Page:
Protesters hold 'Justice for J6' rally at US Capitol

Shielded police officers stand alongside the speakers' platform for the "Justice for J6" rally, one block away from the US Capitol in Washington on Saturday. Around 200 pro-Trump people rallied in support of people arrested in the Jan 6 attack against the Capitol. [Photo by Yifan Xu/China Daily]

Around 200 people rallied in the US Capitol on Saturday in support of people arrested in the Jan 6 attack against the Capitol and were met by hundreds of police officers, dump trucks that kept them off streets and fencing around buildings to protect them.

A permit for the rally indicated 700 people would attend, while intelligence suggested numbers closer to 300-500. However, 100 to 200 protesters showed up. It was basically a non-violent protest. Small groups of counter protesters yelled at the demonstrators while police intervened to avoid a confrontation. Capitol police arrested a man with a knife for a weapons violation and detained another with a handgun.

Several police officers with shields stood alongside the rally speakers' platform, one block from the Capitol. Overall, police appear to have been over-prepared for the rally.

The Jan 6 riots were so destructive that authorities were on high alert to avoid a similar situation. Earlier this week, the Homeland Security Department expected some protesters from last year's uprising to attend.

On Friday, the Pentagon announced that Defense Secretary Lloyd Austin placed 100 National Guard troops on standby to help police protect the Capitol. Protective fencing also was added to the Supreme Court building ahead of the Saturday rally. China Daily saw visitors insert smartphones and cameras into the fence holes to take photos.

Other rallies were held on Saturday n North Carolina and Washington State. According to the news site Axios, far-right groups like the "Proud Boys" and "Oath Keepers" are planning "Justice for J6" rallies in 18 regions of the US on Sept 25..

Approximately 600 people have been charged with crimes in connection with the Jan 6 violence, 63 of whom are awaiting trial.

The protesters on Saturday marched around Union Square Plaza and the West Lawn of the US Capitol, expressing their support for the Jan 6 rioting at the Capitol building. They chanted "Guilty for Loving America."

George Rapley, 72, one of the demonstrators, held a sign that read "IS DEMOCRACY STILL AN AMERICAN VALUE?" Rapley told China Daily that he intends to remind people with different views that everyone agrees that something is wrong with American democracy, saying it is time to talk about fixing it rather than resorting to violence.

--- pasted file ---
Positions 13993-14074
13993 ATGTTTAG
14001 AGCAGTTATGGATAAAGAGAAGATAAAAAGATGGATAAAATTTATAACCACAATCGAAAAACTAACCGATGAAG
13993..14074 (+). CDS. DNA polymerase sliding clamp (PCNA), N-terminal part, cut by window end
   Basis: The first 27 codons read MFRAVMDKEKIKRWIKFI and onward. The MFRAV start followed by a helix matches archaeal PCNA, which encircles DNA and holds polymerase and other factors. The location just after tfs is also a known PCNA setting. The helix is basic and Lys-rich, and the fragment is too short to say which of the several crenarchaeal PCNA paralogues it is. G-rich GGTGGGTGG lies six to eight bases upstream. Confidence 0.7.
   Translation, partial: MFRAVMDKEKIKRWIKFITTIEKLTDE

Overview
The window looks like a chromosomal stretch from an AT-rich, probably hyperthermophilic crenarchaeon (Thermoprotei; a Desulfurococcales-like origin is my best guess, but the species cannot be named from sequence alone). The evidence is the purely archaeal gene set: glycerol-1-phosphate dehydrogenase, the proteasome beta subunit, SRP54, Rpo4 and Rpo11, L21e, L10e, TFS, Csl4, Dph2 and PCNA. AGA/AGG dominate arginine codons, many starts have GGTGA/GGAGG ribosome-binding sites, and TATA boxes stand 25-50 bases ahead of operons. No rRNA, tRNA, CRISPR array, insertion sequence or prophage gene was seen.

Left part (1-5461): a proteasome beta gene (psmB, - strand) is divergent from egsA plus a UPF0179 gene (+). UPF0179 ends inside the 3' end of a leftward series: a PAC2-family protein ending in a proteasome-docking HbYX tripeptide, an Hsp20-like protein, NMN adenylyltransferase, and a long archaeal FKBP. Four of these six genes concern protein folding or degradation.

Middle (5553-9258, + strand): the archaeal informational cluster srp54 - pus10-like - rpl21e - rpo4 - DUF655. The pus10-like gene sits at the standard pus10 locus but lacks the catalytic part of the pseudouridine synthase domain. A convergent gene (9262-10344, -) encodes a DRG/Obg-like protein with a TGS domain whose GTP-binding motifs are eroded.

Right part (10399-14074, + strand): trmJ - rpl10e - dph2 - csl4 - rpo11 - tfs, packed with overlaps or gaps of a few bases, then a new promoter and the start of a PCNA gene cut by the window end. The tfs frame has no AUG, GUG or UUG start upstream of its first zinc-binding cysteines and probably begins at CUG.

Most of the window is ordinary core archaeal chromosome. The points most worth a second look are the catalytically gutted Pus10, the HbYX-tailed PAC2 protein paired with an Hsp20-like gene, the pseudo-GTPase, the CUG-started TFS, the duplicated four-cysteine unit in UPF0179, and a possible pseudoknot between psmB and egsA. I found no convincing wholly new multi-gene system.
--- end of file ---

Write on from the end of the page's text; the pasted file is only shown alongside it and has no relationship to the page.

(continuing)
"People said to me it is too dangerous [that] I came here," said Doug Hughes, a Washington resident. "And I said, it is dangerous I suffered myself, but it is more dangerous for people to conduct crimes over the public vote," he told China Daily, holding a sign that read: "THERE IS NO RIGHT OF INSURRECTION."

Residents of the Capitol area might have had a sense of déjà vu when protective fencing went up around buildings earlier this week, part of the security measures for the rally.

"They started installing the fences about two days ago," police office Kaine, who asked that her full name not be given, told China Daily outside Capitol Hill on Friday. She was one of the responders to the Jan 6 riots and was one of the guards protecting the building at Saturday's rally.

Officer Robert, who also asked that his full name not be given, was on duty in the National Mall area on Jan 6. Most demonstrators in that area were peaceful, he said, but "there were some bad apples" .

"I see some rallies or protests, with different claims, almost every weekend, especially during summer. So, I am not nervous about tomorrow at all," he told China Daily outside the North Gate of the White House on Friday, holding a submachine gun while smiling.

On Jan 6, former president Donald Trump called thousands of his supporters to gather in Washington, to support his false claim that the 2020 presidential election had been "stolen by emboldened radical-left Democrats". Insurgents urged vice-president Mike Pence and Congress to reject president-elect Joe Biden's victory. Supporters violently stormed Capitol Hill, disrupting the joint session of Congress convened to count electoral votes that would formalize Biden's victory.

Five people died surrounding the several hours that rioters occupied and vandalized Capitol Hill, including four Trump loyalists and one Capitol police officer. Numerous people were injured, including 138 police officers. In the following seven months, four officers would die by suicide.